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Project-Based Learning In Early Childhood

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Project-Based Learning In Early Childhood

Project-based learning is an educational approach in which students acquire knowledge and skills by working for an extended time on a project or task. The following article provides information on What Is Project Based Learning, the Key Elements of Project Based Learning and the fundamentals of project-based learning and how you can use it in the learning environment.

What Is Project-Based Learning?

As part of the project-based learning approach, children spend a significant amount of time investigating and addressing a complex question, problem or challenge in order to build knowledge and skills. This learning strategy is centred around a focus topic or problem that kids collaborate to answer, as the name implies.

The Key Elements of Project-Based Learning

  • A challenging or complex problem or question
  • A sustained inquiry process
  • Student voice and choice throughout, from the conception of the inquiry to the finished product
  • The integration of multiple learning areas
  • The application of learning to real-life situations
  • Authenticity
  • A critical reflection process or feedback loop, which involves students’ critical assessment, reflection and refinement of their project and learning
  • The production of a developmentally appropriate, polished product for a public audience
  • Collaboration and teamwork to achieve the shared goal of discovering and acquiring new knowledge

Strategies To Incorporate Project-Based Learning

  • Keep It Real

One of the fundamental principles of project-based learning is that it should be directly integrated with the learners’ actual surroundings and not refer to a hypothetical situation. So a recycling or ‘growing your own veggies’ project would be a great way to teach scientific concepts such as plant growth, soil, and climate as well as explore sensory learning and numeracy. Also, make sure that the project draws on their children’s personal interests or explores issues close to their hearts. Indeed such projects may also emerge from chance discussions or class questions and then evolve into full-fledged investigations, integrating various learning goals.

  • Set The Stage

Though the exact steps of project-based learning would vary by subject and age group of the children, essentially it starts with a preparatory stage. During this stage, a teacher introduces the basics of the project including the context, line of enquiry, group members, materials to be used, methods of documentation and if applicable, the time frame. During this stage, the teacher might also put forward a model of the task to give learners an understanding of what they will be working on. Like if your class has taken up a kitchen garden project, you might take them to an organic vegetable farm.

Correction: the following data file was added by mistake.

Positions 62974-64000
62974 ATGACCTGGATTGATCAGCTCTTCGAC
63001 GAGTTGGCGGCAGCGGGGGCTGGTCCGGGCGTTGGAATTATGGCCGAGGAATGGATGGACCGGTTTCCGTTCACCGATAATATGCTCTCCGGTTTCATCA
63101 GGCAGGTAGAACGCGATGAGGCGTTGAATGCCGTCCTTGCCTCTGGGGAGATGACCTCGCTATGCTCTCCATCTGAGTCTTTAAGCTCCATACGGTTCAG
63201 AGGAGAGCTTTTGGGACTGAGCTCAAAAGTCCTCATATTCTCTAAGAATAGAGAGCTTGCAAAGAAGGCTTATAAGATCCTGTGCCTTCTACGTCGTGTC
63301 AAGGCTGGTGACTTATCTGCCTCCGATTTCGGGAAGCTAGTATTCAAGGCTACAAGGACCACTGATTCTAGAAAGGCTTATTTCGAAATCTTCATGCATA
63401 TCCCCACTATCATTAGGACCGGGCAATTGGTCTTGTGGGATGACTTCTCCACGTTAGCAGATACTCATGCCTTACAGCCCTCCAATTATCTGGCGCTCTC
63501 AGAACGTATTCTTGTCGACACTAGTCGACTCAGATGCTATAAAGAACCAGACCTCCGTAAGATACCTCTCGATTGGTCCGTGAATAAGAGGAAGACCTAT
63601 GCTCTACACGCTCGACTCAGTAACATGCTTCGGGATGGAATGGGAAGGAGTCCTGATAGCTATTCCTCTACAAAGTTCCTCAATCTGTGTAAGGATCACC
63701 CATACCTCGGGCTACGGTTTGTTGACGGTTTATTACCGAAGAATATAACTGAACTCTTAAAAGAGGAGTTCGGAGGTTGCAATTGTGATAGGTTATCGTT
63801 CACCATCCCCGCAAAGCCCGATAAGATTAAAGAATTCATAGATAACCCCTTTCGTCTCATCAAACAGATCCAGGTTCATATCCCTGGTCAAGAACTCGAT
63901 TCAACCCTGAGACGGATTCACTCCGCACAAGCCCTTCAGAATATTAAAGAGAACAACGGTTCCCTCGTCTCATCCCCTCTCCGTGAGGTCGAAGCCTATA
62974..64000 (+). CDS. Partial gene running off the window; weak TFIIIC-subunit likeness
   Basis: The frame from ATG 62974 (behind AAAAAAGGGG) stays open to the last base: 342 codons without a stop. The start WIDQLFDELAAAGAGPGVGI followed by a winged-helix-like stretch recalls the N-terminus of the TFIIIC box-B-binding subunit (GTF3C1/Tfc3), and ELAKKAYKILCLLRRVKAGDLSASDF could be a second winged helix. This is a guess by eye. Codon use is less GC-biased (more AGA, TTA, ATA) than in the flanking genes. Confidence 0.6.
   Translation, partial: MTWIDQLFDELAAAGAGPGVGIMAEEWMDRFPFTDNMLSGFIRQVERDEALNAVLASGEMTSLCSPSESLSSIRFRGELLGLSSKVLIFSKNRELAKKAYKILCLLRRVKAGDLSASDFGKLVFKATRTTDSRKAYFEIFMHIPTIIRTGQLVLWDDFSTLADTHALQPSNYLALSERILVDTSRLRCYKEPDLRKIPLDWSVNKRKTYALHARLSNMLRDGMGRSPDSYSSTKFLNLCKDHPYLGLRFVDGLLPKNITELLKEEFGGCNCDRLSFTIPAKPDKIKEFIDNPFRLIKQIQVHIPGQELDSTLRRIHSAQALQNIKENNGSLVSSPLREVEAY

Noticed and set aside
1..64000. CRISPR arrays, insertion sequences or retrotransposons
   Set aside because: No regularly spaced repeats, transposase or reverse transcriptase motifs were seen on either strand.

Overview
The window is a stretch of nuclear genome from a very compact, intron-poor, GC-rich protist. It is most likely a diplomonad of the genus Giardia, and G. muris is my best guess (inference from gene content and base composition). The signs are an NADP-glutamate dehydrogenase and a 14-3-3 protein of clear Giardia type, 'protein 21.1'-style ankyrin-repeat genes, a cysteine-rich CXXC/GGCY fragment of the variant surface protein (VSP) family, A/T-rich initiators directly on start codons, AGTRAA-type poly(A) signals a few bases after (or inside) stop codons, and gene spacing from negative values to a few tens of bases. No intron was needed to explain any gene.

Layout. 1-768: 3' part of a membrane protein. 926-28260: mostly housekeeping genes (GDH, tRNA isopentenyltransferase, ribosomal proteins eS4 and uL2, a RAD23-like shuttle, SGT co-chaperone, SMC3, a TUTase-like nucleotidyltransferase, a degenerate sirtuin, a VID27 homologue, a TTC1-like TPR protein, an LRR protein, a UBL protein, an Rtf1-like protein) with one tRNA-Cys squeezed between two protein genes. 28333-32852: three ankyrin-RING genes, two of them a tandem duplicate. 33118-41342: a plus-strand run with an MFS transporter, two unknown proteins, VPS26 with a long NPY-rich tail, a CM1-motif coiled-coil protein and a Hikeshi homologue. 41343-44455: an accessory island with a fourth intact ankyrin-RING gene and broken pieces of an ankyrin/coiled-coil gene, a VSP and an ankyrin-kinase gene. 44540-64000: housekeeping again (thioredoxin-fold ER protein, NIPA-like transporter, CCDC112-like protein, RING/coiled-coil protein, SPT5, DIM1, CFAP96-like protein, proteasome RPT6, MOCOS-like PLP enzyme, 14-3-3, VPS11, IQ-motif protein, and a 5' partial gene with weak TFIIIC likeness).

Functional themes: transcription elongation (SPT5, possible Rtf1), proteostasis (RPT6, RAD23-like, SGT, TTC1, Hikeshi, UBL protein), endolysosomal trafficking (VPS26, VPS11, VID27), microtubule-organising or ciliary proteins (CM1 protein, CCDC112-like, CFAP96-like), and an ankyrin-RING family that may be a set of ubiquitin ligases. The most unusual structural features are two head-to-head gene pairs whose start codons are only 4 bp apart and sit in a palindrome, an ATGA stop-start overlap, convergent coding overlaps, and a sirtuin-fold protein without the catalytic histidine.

• Prepare The Skills

The next broad stage involves the teacher modelling the skills needed for the project and then offering guided practice for the learners. So at this stage, you might teach children the basics of preparing the soil, planting the seeds and watering while using the opportunity to introduce related science concepts like different types of soil and germination.

  • Performance Time

After task preparation and rehearsal, it is finally time for your learners to get their hands dirty! Continuing with the example, this stage would involve children carrying out the gardening activities, regular monitoring of plant germination, and growth and necessary documentation. While the task is learner-led, make sure you are around if they get stuck or need a helping hand.

  • Follow Up

The purpose of a follow-up is to reflect on the learning that happened over the course of the project and to extend the learning in other directions – for example, to numeracy activities like weights and measures or literacy activities like process-writing or making maps. The best part about such projects in the early childhood context is that they are open-ended without any explicit measuring of goals achieved. Since there are no right or wrong answers, learners have all the space to explore their skills and creativity, without fear of failure.

The main advantages of the Project learning approach is that it facilitates learning by doing, is grounded in the practical application of concepts and can be used across age groups and subjects. 

Further Reading

Inquiry-Based Learning Questions Posters - The Inquiry-Based Learning Questions Posters are a great way to get children thinking on their own terms and without any barriers. These types of questions allow the adults in a child's life to gather information in order to better guide the child. These can be used as a display to remind Educators of inquiry-based learning questions to ask children.

Inquiry-Based Learning For Toddlers - Asking questions is an important aspect of an inquiry-based approach but toddlers and very young children may not have the language to frame and ask such questions. Here are then a few tips on planning inquiry-based experiences for toddlers.

How To Start A Project Posters - The How To Start A Project Posters are to be used by Educators to show the steps involved in starting a project with children. This will help guide Educators in how to start and implement a project with children.

The Benefits of Project-Based Learning for Children, Choklists Child Care 
Project-Based Learning For Preschool Students, Study Academy

Created On June 6, 2023 Last modified on Tuesday, June 6, 2023
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